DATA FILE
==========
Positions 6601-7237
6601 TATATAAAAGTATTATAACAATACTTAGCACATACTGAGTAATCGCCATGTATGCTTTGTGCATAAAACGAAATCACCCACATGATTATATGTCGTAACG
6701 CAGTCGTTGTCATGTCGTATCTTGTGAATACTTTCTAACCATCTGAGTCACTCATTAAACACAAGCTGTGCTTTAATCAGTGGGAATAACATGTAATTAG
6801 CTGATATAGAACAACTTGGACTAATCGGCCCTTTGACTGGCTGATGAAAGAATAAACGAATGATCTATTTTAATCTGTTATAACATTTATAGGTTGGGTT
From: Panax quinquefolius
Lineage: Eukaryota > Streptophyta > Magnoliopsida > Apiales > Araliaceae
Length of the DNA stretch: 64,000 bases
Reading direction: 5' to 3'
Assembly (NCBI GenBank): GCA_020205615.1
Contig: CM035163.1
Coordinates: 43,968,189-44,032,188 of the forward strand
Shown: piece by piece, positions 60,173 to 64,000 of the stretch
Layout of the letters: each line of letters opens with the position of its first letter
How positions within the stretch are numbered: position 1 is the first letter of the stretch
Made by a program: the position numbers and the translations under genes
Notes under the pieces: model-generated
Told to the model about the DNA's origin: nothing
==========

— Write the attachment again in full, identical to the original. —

Positions 6601-7237
6601 TATATAAAAGTATTATAACAATACTTAGCACATACTGAGTAATCGCCATGTATGCTTTGTGCATAAAACGAAATCACCCACATGATTATATGTCGTAACG
6701 CAGTCGTTGTCATGTCGTATCTTGTGAATACTTTCTAACCATCTGAGTCACTCATTAAACACAAGCTGTGCTTTAATCAGTGGGAATAACATGTAATTAG
6801 CTGATATAGAACAACTTGGACTAATCGGCCCTTTGACTGGCTGATGAAAGAATAAACGAATGATCTATTTTAATCTGTTATAACATTTATAGGTTGGGTT
From: Panax quinquefolius
Lineage: Eukaryota > Streptophyta > Magnoliopsida > Apiales > Araliaceae
Length of the DNA stretch: 64,000 bases
Reading direction: 5' to 3'
Assembly (NCBI GenBank): GCA_020205615.1
Contig: CM035163.1
Coordinates: 43,968,189-44,032,188 of the forward strand
Shown: piece by piece, positions 60,173 to 64,000 of the stretch
Layout of the letters: each line of letters opens with the position of its first letter
How positions within the stretch are numbered: position 1 is the first letter of the stretch
Made by a program: the position numbers and the translations under genes
Notes under the pieces: model-generated
Told to the model about the DNA's origin: nothing